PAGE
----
MedImmune Inc. of Gaithersburg saw its shares pummeled yesterday as the fledgling biotechnology company disclosed that its breakthrough drug had mixed results in its final stage of clinical trials.
The stock dropped $2.75, or 23 percent, to $9.25 in extremely heavy trading after the company said its key drug worked on one set of patients but not another.
RespiGam, designed to prevent a virus that causes infant pneumonia, significantly reduced hospitalization related to respiratory syncitial virus in premature infants and infants with a condition called bronchopulmonary dysplasia.
But it did not significantly reduce RSV in infant patients with cardiac problems, another targeted group.
"One study worked and one study didn't," said A. Paul Boni, a biotech analyst for Mehta & Isaly in New York. "MedImmune isn't giving out a lot of details. There's no reason why one study should work and the other one shouldn't."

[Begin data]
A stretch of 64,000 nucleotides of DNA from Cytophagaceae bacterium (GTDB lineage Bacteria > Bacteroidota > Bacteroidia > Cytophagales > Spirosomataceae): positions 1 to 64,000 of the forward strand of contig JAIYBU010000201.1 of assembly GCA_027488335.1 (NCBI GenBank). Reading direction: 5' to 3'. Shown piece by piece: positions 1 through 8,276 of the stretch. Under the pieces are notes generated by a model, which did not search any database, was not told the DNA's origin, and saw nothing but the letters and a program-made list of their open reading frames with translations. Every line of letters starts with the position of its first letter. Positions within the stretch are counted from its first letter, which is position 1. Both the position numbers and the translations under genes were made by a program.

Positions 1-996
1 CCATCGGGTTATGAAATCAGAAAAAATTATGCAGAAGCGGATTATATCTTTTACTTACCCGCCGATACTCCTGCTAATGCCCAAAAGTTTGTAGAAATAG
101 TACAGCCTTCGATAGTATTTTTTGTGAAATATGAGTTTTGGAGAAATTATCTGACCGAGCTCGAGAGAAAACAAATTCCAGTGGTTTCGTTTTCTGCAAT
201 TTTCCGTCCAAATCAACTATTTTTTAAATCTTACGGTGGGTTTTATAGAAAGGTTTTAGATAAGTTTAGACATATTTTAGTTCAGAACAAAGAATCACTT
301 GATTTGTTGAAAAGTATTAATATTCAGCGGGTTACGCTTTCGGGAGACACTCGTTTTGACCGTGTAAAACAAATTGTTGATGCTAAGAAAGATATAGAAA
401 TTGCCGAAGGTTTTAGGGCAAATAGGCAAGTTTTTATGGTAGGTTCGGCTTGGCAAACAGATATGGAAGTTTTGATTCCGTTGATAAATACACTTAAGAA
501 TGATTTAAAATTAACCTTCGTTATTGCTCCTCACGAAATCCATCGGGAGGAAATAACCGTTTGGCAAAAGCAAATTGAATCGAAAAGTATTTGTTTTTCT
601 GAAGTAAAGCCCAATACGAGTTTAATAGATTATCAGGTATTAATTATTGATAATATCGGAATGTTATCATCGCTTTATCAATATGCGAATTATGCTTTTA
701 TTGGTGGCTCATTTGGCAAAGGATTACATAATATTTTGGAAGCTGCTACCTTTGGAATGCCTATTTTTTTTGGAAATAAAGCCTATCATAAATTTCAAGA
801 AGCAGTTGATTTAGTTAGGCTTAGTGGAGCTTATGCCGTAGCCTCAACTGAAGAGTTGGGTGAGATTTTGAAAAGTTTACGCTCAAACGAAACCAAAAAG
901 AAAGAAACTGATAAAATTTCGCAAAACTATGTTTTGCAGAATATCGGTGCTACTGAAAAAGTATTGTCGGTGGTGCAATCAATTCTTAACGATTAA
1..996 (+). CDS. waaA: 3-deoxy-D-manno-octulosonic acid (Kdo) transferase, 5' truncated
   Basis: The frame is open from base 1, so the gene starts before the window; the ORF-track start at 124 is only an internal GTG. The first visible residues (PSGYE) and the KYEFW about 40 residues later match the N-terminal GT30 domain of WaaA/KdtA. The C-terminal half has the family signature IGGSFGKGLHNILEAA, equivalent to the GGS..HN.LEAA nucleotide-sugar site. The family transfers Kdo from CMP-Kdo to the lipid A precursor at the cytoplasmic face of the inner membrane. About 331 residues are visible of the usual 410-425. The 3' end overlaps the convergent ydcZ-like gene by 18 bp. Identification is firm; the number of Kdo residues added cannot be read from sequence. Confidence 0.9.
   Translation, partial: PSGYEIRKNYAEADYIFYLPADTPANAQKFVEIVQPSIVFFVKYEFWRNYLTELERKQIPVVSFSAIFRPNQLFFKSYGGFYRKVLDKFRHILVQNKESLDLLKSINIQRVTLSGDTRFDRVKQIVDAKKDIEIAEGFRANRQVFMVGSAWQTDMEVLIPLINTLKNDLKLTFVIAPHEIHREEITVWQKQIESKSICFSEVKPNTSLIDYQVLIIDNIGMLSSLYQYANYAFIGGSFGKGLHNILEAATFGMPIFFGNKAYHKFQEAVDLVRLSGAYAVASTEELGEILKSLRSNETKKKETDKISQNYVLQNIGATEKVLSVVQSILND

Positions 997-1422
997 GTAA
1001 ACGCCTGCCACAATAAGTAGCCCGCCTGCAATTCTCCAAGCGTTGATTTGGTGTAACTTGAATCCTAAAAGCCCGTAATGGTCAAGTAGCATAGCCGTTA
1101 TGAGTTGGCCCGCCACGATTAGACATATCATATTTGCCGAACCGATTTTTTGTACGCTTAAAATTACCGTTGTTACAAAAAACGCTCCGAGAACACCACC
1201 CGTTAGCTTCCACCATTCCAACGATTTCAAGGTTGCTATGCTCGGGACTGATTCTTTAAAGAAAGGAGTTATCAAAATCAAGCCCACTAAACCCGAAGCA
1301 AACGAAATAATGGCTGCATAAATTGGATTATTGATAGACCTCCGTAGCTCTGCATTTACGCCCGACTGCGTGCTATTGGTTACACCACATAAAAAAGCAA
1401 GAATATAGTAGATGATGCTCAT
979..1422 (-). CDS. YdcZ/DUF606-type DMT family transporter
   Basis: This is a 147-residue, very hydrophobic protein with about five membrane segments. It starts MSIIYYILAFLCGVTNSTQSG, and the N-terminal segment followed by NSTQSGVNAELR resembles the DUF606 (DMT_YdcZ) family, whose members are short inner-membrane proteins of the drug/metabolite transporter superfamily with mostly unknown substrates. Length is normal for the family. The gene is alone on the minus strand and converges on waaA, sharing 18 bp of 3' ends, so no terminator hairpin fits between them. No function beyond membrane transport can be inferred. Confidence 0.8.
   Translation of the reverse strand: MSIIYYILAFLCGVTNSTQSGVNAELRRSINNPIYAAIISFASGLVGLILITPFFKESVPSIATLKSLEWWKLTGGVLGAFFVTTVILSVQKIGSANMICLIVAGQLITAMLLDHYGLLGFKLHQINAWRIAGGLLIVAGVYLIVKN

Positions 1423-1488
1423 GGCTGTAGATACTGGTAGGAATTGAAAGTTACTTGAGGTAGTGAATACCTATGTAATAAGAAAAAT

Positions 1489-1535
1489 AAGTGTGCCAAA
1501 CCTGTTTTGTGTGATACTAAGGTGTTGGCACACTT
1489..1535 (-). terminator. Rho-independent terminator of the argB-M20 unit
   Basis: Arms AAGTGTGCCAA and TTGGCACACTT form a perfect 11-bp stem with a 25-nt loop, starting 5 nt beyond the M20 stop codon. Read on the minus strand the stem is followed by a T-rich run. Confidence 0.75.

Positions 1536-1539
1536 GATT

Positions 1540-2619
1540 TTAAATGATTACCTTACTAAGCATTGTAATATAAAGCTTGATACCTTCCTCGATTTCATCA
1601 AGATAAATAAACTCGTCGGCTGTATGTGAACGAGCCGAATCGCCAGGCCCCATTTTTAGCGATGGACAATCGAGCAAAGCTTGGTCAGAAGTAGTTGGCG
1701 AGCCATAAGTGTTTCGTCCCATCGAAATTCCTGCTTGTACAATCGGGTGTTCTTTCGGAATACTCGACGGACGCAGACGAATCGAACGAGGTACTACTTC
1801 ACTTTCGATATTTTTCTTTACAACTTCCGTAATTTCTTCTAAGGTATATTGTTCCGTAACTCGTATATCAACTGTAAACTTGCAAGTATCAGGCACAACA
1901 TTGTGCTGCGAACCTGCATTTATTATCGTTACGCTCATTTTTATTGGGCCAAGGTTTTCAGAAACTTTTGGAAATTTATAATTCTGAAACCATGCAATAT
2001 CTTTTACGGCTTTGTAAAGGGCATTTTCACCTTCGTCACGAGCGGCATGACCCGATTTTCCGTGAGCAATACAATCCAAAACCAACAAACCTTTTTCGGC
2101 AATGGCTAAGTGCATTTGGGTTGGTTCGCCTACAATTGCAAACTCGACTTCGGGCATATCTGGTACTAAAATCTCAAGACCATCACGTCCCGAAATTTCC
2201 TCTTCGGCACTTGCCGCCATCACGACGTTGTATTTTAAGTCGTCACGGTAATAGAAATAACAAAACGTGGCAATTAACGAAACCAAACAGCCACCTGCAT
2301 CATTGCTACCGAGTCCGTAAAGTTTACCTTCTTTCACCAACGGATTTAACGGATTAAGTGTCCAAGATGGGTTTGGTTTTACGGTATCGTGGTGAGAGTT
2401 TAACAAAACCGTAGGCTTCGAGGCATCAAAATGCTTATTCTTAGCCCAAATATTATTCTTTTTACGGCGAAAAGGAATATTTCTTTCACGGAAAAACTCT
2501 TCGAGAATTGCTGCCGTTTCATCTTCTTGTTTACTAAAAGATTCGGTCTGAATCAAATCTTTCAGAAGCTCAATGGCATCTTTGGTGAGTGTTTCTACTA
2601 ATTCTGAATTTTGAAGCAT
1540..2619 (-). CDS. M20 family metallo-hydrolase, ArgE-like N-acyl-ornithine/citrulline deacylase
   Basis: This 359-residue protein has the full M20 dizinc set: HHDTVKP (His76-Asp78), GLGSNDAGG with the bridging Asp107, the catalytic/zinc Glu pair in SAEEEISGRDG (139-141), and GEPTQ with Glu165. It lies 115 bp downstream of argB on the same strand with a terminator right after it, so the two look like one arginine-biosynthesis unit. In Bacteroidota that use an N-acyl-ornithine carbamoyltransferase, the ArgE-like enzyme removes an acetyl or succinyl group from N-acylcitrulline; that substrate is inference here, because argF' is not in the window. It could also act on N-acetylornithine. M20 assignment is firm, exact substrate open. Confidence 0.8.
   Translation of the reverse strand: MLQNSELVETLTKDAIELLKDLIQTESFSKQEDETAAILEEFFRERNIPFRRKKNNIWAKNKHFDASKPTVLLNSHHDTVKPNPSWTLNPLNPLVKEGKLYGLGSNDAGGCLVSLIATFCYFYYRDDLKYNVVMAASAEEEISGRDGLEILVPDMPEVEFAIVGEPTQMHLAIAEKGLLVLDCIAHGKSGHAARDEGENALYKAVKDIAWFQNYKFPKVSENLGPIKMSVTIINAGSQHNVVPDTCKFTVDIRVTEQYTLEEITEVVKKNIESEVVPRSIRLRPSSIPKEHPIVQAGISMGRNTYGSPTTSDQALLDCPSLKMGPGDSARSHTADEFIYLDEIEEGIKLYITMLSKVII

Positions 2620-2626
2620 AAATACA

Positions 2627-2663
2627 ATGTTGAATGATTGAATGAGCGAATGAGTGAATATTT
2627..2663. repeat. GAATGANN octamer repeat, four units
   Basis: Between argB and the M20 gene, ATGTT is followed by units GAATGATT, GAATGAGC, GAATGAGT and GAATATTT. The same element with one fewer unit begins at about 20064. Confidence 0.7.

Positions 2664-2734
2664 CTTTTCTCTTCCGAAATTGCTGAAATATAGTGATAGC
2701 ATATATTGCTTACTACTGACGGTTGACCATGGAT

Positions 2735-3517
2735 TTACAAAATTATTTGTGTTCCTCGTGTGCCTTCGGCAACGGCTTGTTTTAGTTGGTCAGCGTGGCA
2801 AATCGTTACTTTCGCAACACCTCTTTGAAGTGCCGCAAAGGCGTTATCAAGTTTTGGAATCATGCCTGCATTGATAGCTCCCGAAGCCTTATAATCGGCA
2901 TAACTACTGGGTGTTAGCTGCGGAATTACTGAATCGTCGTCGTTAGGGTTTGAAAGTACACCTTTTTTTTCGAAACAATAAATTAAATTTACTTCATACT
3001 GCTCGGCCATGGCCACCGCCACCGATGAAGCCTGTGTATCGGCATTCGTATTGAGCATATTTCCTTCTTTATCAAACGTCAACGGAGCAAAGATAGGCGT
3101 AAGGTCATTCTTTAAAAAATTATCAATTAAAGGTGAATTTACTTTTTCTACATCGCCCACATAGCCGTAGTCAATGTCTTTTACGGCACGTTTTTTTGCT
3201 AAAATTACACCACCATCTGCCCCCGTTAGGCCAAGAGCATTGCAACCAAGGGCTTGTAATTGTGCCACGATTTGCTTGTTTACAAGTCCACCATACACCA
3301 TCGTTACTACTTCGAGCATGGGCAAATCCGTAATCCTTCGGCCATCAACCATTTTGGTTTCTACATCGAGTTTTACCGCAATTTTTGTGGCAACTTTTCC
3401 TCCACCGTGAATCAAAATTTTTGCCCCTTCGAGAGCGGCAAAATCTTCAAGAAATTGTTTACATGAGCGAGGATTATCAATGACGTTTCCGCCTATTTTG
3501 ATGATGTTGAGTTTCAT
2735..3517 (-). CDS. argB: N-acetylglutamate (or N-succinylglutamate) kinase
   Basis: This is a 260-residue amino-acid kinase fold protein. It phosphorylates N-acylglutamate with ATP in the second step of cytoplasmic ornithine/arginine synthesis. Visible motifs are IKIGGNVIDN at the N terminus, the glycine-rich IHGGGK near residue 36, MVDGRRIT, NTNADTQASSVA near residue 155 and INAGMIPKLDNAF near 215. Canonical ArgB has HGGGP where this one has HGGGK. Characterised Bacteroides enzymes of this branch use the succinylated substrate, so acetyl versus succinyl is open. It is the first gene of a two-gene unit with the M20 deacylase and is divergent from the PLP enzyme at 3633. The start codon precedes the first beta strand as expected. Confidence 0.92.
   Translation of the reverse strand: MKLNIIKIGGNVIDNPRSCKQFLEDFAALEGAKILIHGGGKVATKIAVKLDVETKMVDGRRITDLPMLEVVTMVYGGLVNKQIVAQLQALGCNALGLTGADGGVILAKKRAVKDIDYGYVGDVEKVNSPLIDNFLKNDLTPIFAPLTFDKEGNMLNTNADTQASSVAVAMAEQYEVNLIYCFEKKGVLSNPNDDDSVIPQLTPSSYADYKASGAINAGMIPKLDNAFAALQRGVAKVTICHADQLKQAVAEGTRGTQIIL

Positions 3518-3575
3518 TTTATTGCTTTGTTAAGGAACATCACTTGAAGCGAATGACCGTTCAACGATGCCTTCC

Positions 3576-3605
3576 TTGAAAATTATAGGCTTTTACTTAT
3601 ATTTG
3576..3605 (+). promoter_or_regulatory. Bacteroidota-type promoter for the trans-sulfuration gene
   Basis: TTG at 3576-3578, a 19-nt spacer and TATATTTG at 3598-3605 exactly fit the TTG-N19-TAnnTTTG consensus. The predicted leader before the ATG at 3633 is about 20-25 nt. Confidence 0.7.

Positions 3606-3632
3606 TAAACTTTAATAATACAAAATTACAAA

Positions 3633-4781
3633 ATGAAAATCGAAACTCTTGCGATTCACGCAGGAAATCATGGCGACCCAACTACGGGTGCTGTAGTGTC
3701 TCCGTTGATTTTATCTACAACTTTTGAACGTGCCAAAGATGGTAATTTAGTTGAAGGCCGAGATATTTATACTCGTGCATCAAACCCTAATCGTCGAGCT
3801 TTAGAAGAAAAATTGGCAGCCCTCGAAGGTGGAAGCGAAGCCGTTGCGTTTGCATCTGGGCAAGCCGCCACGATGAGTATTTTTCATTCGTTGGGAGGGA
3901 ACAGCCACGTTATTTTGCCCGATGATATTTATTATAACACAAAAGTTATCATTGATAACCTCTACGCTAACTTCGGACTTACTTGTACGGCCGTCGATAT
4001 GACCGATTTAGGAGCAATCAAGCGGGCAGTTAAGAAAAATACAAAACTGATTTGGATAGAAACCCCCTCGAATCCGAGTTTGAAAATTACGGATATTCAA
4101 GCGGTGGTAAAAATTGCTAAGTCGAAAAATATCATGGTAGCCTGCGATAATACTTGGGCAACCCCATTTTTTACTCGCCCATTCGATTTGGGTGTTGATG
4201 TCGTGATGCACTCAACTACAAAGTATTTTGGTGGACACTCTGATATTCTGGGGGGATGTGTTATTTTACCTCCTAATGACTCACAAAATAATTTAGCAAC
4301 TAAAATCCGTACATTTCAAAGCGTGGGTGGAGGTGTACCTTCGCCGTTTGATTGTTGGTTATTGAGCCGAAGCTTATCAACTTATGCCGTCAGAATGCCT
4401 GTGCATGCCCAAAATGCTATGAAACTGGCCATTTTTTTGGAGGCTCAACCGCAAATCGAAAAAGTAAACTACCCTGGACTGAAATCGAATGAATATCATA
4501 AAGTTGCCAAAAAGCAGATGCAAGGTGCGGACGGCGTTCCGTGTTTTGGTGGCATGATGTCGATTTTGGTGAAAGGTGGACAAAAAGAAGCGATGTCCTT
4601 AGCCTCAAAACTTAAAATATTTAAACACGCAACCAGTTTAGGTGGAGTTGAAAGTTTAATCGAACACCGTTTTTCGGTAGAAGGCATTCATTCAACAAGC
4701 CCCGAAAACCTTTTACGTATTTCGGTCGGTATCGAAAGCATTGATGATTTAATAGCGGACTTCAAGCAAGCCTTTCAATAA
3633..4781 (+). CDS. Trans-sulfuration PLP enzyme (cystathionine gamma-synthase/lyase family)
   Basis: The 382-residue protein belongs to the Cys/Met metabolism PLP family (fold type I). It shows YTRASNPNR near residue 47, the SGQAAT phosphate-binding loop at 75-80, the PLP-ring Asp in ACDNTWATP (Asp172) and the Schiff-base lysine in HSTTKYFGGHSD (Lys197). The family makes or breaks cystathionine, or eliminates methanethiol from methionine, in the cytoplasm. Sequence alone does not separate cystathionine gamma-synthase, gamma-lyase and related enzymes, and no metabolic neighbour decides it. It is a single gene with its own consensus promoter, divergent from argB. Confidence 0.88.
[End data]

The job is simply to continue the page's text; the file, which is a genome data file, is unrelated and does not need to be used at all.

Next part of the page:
Mark Kaufman, MedImmune investor relations director, said the successful trial covered infants who make up 90 percent of the market for RespiGam, and attempted to downplay the lack of success in the cardiac patients.
"While we're disappointed, we believe the overall results were positive," he said.
The sharp drop reflected concern that the drug's mixed results could hurt its pending application to gain final marketing approval from the U.S. Food and Drug Administration.
Mr. Boni said MedImmune's stock is especially sensitive to bad trial results -- and to the vaguely worded press release MedImmune issued to disclose yesterday's mixed bag -- because Wall Street has been burned by the company before.
In 1993, the company sought FDA approval for RespiGam based on an earlier study, but an FDA review panel refused to approve the drug because of flaws in the research, setting off a big stock drop and sparking a lawsuit by angry shareholders.
"The company has a credibility problem from 1993, and what they did today doesn't help," Mr. Boni said. "The press release doesn't read so clearly, and I think that's part of the problem."
RespiGam is by far the company's most promising drug in the short term. As with nearly all early-stage biotech companies, MedImmune has lost money since being founded in 1988, but Morgan Stanley & Co. has predicted that MedImmune would turn profitable by 1997 or 1998 based on RespiGam sales the brokerage firm estimated would reach $82 million annually.
"Without this drug the company doesn't have a very clear future," Mr. Boni said.